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Photo: Chip Somodevilla / Getty Images

President Trump said Thursday he's eyeing intervention in the oil price war between Russia and Saudi Arabia, a dispute that combined with COVID-19's economic toll is pushing prices sharply downward and creating financial jeopardy for U.S. producers.

At the appropriate time, I will get involved, yes.
— President Trump

Why it matters: The pledge came in Trump's first extensive comments on the upended oil market, but he also suggested that he has mixed feelings about the price collapse.

  • Trump, at a White House briefing on the COVID-19 response, said low gas prices were helpful to consumers. But he also said the decline "hurts a great industry and very powerful industry."
  • "We're trying to find some kind of medium ground," the president said.

Where it stands: Prices for West Texas Intermediate, the U.S. benchmark, rose into the $25-per-barrel range Thursday, since dropping Wednesday to about $20, an 18-year low. However, it's still far below the roughly $63 range where prices were at the beginning of the year.

Catch up fast: Early this month, the production-limiting agreement between OPEC and Russia collapsed, prompting Saudi Arabia to announce lower prices and plans to increase supplies.

  • It comes as drastically curtailed travel and economic activity due to COVID-19 are sharply cutting global demand for oil.

What we don't know: Trump did not say what form the U.S. involvement could take.

But the Wall Street Journal reported Thursday that the U.S. could ask Saudi Arabia to revisit plans to hike output via communications through the State Department and National Security Council.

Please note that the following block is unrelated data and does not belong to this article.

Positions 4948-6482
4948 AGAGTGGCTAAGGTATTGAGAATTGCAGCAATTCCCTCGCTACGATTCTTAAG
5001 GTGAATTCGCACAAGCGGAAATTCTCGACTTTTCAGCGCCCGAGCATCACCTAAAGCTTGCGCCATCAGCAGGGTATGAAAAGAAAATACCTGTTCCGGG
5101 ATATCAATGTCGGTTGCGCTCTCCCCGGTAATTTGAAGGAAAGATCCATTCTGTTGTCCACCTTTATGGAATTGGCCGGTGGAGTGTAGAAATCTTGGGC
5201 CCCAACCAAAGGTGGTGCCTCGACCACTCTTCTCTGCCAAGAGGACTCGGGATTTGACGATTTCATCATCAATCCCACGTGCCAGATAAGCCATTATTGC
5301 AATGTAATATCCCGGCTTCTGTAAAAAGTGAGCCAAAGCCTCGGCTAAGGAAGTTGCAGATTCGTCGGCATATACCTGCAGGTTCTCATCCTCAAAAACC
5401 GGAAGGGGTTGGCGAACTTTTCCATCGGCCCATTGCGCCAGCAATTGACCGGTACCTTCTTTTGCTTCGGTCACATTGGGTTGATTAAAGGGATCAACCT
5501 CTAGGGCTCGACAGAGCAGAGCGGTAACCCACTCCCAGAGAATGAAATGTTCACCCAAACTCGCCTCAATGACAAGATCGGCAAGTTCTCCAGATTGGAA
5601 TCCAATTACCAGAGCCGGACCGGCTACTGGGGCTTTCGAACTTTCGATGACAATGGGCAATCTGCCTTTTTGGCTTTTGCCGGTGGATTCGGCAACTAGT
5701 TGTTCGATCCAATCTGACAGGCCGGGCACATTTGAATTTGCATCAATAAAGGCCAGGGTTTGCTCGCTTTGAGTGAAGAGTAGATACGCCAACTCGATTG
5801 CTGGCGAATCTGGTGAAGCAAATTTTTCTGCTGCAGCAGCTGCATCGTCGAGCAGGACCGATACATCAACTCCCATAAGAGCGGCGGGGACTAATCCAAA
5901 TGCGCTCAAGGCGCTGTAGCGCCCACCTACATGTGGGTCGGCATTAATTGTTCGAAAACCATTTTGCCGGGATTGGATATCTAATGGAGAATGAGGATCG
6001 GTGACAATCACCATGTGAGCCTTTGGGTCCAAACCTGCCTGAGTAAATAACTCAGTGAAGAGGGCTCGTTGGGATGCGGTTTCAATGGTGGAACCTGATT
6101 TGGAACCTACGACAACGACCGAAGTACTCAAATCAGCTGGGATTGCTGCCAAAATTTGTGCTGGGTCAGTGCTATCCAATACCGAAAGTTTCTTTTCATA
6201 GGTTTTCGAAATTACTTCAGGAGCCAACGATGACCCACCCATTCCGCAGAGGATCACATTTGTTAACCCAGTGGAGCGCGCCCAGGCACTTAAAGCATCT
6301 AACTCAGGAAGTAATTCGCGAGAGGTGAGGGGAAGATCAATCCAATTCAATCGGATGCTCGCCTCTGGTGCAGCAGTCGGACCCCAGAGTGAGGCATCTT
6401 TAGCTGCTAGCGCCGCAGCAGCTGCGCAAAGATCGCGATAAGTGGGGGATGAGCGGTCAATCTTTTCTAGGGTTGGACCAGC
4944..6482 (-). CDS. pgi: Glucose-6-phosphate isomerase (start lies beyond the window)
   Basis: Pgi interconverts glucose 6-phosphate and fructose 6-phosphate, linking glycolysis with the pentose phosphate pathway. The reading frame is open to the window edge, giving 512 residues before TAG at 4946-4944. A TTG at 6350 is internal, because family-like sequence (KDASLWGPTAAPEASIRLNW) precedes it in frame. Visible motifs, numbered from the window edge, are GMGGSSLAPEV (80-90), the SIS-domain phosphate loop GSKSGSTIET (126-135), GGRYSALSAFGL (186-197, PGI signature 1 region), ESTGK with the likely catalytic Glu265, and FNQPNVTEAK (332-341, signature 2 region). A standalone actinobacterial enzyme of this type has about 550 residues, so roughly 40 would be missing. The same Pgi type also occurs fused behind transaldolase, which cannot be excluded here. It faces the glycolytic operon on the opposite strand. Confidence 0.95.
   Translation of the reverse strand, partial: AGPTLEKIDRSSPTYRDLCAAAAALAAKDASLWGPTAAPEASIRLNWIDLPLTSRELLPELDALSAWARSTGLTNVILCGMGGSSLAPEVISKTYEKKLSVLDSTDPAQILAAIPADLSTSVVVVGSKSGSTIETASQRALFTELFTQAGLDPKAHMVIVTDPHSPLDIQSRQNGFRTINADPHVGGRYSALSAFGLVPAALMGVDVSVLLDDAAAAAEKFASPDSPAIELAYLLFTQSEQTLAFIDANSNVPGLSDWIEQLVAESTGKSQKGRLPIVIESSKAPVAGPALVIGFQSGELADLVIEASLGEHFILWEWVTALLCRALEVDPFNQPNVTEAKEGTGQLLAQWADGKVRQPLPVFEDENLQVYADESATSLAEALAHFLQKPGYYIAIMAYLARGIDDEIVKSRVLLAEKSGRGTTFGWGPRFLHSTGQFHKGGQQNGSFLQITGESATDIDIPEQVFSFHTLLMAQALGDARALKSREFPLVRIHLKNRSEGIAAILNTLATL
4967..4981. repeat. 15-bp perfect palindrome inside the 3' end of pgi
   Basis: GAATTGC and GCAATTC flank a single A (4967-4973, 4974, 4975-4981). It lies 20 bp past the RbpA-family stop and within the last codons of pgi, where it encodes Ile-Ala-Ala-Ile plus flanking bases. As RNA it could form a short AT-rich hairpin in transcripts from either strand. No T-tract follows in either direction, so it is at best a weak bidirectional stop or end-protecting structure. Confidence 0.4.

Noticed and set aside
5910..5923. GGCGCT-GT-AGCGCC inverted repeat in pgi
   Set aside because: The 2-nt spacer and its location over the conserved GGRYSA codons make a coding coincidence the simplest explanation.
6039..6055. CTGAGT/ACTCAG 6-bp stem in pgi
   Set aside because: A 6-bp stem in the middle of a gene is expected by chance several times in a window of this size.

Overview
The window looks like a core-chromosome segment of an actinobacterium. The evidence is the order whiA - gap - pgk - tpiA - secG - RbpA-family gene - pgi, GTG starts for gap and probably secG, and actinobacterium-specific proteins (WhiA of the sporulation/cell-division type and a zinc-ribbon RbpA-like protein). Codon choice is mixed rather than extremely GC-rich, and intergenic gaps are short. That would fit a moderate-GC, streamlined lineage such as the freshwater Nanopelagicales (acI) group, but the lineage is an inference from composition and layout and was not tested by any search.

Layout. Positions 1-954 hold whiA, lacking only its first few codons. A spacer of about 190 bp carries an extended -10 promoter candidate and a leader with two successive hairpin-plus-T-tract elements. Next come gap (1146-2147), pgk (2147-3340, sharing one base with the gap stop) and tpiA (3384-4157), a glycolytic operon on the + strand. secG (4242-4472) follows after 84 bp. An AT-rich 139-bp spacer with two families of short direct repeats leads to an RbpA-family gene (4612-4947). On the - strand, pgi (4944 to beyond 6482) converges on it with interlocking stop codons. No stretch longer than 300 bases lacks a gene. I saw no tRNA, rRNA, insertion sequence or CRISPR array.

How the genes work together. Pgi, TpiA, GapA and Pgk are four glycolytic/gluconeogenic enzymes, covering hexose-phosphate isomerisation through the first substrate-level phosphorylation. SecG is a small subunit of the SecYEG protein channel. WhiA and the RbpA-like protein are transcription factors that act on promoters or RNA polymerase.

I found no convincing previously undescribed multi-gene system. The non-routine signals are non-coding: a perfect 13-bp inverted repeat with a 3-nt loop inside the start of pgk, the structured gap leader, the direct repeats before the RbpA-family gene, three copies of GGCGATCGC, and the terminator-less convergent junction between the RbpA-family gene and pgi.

The story, citing an unnamed administration official, said the U.S. is weighing potential sanctions against Russia.

  • Separately, the Energy Department on Thursday announced a solicitation to buy an initial 30 million barrels of oil for the Strategic Petroleum Reserve, part of a wider plan to fill the stockpile. However, the plan requires congressional approval.

Go deeper

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Photo: Luka Dakskobler/SOPA Images/LightRocket via Getty Images

We all know, it’s getting worse.

Reality check: Here are a few things every one of us can do to stay safe and sane in coming months:

Biden’s nightmare debut

President-elect Biden speaks in Wilmington on Nov. 24. Photo: Chandan Khanna/AFP via Getty Images

A dim, gloomy scene seems increasingly set for Joe Biden's debut as president.

The state of play: He'll address — virtually — a virus-weary nation, with record-high daily coronavirus deaths, a flu season near its peak, restaurants and small businesses shuttered by wintertime sickness and spread.

Using apps to prevent deadly police encounters

Illustration: Sarah Grillo/Axios

Mobile phone apps are evolving in ways that can stop rather than simply document deadly police encounters with people of color — including notifying family and lawyers about potential violations in real time.

Why it matters: As states and cities face pressure to reform excessive force policies, apps that monitor police are becoming more interactive, gathering evidence against rogue officers as well as posting social media videos to shame the agencies.